Data selfies and data suckers: internet advocacy through digital art
Date: Tuesday, March 6, 2018
Time: 09:45 - 10:45 AM
Skill Level: Beginner
Duration: 1 hour(s)
Format: Advocacy, Policy and Research
Other Presenters: Hang Do Thi Duc, Joana Varon and Becca Ricks
We generally associate advocacy work with petitions, pickets, and door-knocking. But powerful advocacy can be more subtle, and far more artistic. In this session, three artist-technologist-activists will talk about imbuing their digital art with a point of view. All three session leaders create art on the internet, for the internet: apps, films, paintings, and other media that tell stories about online privacy and security. Hang Do Thi Duc (http://22-8miles.com/) is a coder, artist and Mozilla Fellow who creates apps and artwork that explore issues like online privacy. She’s the force behind Data Selfie (http://dataselfie.it/#/), the browser extension that reveals how deep Facebook tracking goes. Hang is a German Fulbright and DAAD scholar, and received an MFA in Design and Technology at Parsons in New York City. Joana Varon (https://twitter.com/joana_varon) is a Mozilla Fellow and Executive Directress and Creative Chaos Catalyst at Coding Rights, a women-run organization working to expose and redress the power imbalances built into technology and its application. Joana is the force behind Chupadatos, the Data Sucker (https://chupadados.codingrights.org/en/), which uses art and storytelling to highlight how pervasively data is being extracted and used in our daily interactions with our city, our homes, ours bodies and our pocketbooks. Especially for IFF, we will present for feedback of the community a demo of a browser extension that help us clean ad preferences within Facebook. It is a tool that we are preparing for the next article of Chupadados about how targeted ads deals with gender preferences. Becca Ricks (https://twitter.com/baricks) is a creative technologist and researcher thinking about data privacy in the context of corporate surveillance. As a Ford-Mozilla Open Web Fellow, her work investigates how social platforms and digital services collect, monetize, and disclose data about their users. Becca is based at Human Rights Watch, where she researches how individuals use encryption to secure themselves online.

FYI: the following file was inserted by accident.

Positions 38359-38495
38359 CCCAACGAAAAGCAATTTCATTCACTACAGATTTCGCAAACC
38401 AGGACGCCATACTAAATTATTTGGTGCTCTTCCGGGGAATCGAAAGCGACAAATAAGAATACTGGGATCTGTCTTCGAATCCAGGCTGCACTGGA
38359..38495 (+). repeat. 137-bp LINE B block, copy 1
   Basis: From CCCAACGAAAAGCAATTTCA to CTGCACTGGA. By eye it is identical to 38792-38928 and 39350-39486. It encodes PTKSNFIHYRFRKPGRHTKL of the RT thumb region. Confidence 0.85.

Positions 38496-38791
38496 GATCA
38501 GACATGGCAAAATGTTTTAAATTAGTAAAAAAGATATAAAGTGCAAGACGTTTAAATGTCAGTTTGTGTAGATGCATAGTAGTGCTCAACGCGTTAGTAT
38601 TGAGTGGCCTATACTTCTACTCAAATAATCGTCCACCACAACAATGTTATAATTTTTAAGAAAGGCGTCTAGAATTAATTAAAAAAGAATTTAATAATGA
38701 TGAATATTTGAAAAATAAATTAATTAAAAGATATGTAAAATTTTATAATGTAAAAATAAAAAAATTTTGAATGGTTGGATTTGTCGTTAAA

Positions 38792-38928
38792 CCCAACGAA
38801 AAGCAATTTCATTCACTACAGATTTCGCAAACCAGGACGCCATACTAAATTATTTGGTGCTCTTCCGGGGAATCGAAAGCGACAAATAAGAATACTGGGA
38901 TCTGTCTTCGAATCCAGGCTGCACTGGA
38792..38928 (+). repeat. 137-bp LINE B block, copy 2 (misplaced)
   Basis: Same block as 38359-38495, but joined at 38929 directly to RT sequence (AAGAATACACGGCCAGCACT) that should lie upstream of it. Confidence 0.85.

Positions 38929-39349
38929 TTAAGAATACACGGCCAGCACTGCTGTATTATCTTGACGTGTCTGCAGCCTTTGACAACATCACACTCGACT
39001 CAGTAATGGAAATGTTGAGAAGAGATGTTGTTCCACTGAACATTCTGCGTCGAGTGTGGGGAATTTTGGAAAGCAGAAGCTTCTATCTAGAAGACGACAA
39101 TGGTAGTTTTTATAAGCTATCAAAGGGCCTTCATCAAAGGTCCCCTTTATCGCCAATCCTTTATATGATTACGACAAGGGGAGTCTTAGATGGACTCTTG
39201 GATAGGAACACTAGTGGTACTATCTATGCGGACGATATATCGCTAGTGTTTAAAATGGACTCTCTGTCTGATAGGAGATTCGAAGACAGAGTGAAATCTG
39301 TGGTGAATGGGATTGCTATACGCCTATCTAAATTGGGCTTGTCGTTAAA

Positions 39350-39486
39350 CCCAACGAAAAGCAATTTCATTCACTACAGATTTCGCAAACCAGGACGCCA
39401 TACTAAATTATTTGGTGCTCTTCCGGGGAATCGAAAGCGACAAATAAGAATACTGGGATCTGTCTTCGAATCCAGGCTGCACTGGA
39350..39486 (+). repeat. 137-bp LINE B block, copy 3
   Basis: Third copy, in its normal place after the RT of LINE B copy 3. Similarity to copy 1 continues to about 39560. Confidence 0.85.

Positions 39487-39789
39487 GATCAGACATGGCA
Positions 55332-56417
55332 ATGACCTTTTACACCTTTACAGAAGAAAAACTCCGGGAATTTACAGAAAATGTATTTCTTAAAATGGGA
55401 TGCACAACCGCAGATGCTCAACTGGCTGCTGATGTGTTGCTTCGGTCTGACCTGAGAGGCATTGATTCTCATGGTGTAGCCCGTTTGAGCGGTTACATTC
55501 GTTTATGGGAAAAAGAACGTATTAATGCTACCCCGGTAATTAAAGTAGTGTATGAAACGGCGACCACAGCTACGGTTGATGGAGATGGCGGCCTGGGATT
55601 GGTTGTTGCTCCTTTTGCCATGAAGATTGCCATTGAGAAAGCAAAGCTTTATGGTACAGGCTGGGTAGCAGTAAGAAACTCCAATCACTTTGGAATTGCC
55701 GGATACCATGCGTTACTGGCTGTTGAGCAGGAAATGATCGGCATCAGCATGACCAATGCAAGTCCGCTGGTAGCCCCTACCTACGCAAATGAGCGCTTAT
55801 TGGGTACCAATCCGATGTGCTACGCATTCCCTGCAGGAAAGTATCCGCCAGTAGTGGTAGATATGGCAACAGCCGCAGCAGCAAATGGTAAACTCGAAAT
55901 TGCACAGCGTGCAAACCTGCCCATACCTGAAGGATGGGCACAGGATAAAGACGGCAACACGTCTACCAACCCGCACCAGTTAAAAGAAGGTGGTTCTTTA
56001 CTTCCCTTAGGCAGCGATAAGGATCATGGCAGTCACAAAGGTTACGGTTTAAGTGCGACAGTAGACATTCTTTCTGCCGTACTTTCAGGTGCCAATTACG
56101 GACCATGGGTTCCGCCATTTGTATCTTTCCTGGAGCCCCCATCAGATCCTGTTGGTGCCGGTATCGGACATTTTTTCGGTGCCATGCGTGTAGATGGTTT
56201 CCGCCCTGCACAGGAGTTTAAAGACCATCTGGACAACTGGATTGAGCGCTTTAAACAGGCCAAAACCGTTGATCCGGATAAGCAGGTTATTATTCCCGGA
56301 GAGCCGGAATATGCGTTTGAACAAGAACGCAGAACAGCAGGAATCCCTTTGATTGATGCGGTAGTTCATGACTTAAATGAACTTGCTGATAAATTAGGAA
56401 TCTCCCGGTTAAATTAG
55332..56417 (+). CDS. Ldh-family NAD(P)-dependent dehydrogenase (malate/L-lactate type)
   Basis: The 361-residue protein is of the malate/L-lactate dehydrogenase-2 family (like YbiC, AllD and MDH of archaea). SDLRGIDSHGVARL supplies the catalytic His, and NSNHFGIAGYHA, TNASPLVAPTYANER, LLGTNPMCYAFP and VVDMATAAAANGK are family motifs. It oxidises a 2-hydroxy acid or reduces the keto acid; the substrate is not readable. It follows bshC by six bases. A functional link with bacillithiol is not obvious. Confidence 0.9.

Anyone interested in art, media, the internet, and the intersection of these areas. (So, pretty much everyone.) There’s something for coders, digital artists, and activists.
We want to start a stirring conversation about the role of digital media online, and in the realm of advocacy. We want to empower coders and artists to insert a point of view and principles into their work; and we want to empower activists to leverage all the tools at their disposal.